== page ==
Coins for Abbott: Indonesians rally to repay tsunami aid, call Australian PM ‘Shylock’

Reuters / Crack Palinggi
Indonesians have mobilized in record numbers to collect cash for the Australian PM, who touched a raw nerve by bringing up Australia’s $1 bn in tsunami relief aid to Jakarta while making a clemency appeal for convicted drug traffickers.

Images of Australian Prime Minister Tonny Abbott with red tape crossed over his mouth can be seen all over Indonesia, particularly in Jakarata. Loads of silver coins are covering banners spread on the ground – all part of the “repay” protest campaign that has spread like a bushfire across the island nation.

As part of the international relief effort for the 2004 earthquake and tsunami off the west coast of Sumatra that killed more than 100,000 people, Australia was quick to offer $1 billion in aid relief.

READ MORE: Death row Aussies in Indonesia: Australia wants clemency, threatens ‘pulling foreign aid’

Speaking this week, Abbott hinted that it is time for the Asian nation to repay its debt by freeing two members of the famous Bali Nine, currently on a death row. The Bali Nine was a name given to a group of nine Australians who were arrested in Bali in 2005 Bali for planning to smuggle 8.3 kg (18 lb) of heroin, valued at over $3 million, from Indonesia to Australia.

“Let's not forget that a few years ago when Indonesia was struck by the Indian Ocean tsunami, Australia sent a billion dollars worth of assistance,” Abbot said. “I would say to the Indonesian people and the Indonesian government: we in Australia are always there to help you and we hope that you might reciprocate in this way at this time,” the PM stated, referring to death-row Australian nationals Andrew Chan and Myuran Sukumaran.

The plea sparked a fierce backlash, with Indonesians comparing Tony Abbott to Shakespeare’s Shylock, the moneylender in The Merchant of Venice who demanded a pound of flesh if his loans weren’t paid back.

In order to rebuff the Australian PM, the nation of 250 million is now collecting pocket change to repay the “loan” Australia had once provided.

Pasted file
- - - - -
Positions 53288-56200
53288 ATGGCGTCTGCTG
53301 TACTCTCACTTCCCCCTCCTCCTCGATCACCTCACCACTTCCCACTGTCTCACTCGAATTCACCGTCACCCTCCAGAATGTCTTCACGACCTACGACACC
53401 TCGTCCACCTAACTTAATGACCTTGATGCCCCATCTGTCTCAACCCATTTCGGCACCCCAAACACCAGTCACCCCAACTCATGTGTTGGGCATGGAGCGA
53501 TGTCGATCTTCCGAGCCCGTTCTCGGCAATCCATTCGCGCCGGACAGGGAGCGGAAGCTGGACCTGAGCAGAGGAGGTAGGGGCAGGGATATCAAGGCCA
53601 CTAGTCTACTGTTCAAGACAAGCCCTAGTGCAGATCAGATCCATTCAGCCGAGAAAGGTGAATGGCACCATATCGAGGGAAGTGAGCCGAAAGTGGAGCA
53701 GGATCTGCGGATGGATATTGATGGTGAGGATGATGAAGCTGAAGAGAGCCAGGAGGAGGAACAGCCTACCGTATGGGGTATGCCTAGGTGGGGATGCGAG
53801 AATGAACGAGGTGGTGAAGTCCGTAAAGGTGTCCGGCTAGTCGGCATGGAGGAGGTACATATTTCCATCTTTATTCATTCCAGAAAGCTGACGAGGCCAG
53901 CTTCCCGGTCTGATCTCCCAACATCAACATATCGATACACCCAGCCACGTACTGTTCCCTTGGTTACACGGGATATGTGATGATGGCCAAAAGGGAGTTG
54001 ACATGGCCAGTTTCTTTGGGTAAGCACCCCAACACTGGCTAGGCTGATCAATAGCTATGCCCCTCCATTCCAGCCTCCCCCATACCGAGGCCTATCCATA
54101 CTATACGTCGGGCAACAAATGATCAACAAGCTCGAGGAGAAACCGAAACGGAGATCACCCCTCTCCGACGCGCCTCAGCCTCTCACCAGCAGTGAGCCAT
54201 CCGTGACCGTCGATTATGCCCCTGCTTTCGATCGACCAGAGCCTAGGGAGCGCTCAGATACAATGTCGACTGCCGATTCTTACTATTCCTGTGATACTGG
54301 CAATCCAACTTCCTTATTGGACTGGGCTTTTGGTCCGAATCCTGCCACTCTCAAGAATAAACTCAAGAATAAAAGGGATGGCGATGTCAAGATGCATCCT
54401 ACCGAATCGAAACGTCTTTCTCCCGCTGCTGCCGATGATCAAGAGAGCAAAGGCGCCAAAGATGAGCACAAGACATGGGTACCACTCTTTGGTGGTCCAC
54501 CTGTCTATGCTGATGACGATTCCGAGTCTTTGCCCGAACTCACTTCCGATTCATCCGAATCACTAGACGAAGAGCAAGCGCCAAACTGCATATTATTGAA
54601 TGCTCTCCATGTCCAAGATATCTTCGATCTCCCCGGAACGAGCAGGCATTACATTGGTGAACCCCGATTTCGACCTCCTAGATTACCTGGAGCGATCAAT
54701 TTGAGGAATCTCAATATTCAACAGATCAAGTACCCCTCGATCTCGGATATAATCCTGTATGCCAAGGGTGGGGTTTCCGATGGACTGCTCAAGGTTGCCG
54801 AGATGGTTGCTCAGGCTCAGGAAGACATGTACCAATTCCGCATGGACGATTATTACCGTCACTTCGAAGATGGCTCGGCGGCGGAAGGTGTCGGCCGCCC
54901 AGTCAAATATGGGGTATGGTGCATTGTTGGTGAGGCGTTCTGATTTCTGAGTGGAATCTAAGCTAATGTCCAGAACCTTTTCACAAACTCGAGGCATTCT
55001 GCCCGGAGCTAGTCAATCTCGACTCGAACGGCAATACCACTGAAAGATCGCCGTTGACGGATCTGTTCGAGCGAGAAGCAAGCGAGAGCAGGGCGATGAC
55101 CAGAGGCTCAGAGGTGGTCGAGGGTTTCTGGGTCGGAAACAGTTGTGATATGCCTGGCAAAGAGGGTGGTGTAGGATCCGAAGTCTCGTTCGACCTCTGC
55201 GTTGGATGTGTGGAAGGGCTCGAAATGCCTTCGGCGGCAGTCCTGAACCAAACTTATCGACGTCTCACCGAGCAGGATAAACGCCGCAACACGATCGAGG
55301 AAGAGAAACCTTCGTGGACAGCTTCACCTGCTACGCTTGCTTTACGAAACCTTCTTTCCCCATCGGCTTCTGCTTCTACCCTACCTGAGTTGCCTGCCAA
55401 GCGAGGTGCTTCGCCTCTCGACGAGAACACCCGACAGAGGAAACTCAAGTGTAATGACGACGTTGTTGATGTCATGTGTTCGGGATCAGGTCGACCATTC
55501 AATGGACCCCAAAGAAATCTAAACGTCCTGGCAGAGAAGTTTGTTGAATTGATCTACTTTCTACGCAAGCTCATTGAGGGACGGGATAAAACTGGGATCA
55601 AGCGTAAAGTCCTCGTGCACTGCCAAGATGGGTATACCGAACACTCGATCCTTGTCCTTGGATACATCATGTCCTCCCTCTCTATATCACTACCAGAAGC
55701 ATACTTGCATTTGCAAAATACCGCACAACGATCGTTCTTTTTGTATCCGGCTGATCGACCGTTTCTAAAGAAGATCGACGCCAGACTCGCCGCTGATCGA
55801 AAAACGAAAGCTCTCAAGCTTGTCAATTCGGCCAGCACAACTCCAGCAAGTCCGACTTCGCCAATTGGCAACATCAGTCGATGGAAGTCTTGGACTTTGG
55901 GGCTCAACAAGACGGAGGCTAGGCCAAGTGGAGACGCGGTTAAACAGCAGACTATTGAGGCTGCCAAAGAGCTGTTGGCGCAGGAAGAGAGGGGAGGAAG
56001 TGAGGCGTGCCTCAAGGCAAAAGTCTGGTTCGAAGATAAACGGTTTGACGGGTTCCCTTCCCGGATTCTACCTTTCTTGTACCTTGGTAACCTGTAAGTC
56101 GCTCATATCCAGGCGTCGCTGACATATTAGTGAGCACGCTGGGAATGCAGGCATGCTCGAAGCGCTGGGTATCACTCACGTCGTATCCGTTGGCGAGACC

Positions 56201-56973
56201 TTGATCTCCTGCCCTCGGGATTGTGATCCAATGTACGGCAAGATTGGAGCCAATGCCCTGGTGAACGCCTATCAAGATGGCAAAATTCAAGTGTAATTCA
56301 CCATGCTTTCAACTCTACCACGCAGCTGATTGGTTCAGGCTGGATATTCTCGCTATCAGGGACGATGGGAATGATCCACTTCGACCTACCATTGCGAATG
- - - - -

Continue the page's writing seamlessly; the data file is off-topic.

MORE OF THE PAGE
"Australians need a prime minister, not a Shylock and drug dealer's cousin," read a banner during Sunday’s protest. A Twitter campaign using the hashtags #KoinuntukAustralia, #coinforAustralia and #coinforAbbott has also generated a lot of steam.

While on the diplomatic front, the country’s leadership seemed satisfied by the explanation offered by the Australians on Friday, many ordinary Indonesians remain enraged. During a protest on Sunday, thousands rallied to express their anger and continue to coin collection campaign.

The Pro-Indonesia Coalition, for example, organized a “Coin for Australia” movement during a car-free day at a roundabout near Hotel Indonesia.

“Let us not let our dignity being bought by Tony Abbot,” action coordinator Andi Sinulingga said at the event.

Rian, one of the event organizers, told the Sydney Morning Herald that it was a joy delivering the coins to the Australian embassy, saying that if every person donates one coin, which has a population of 250 million, Indonesia could pay back the “small amount of money donated by Australia.”

“So, don't you ever mention something as tiny as $1 billion in relief for us,” Rian said. “We are a nation that refuses to be colonized, a nation that would like to tell other nations not to try to destroy this republic.”

Indonesia plans to execute 11 convicts on death row, including the drug convicts from Australia, Andrew Chan and Myuran Sukumaran, whose clemency pleas had been rejected by President Joko Widodo. Earlier this week, however, the vice president's office said that the execution of two Australian smugglers had been delayed by up to one month.

Indonesia executed six drug offenders in January, including five foreigners, prompting Brazil and the Netherlands to recall their ambassadors.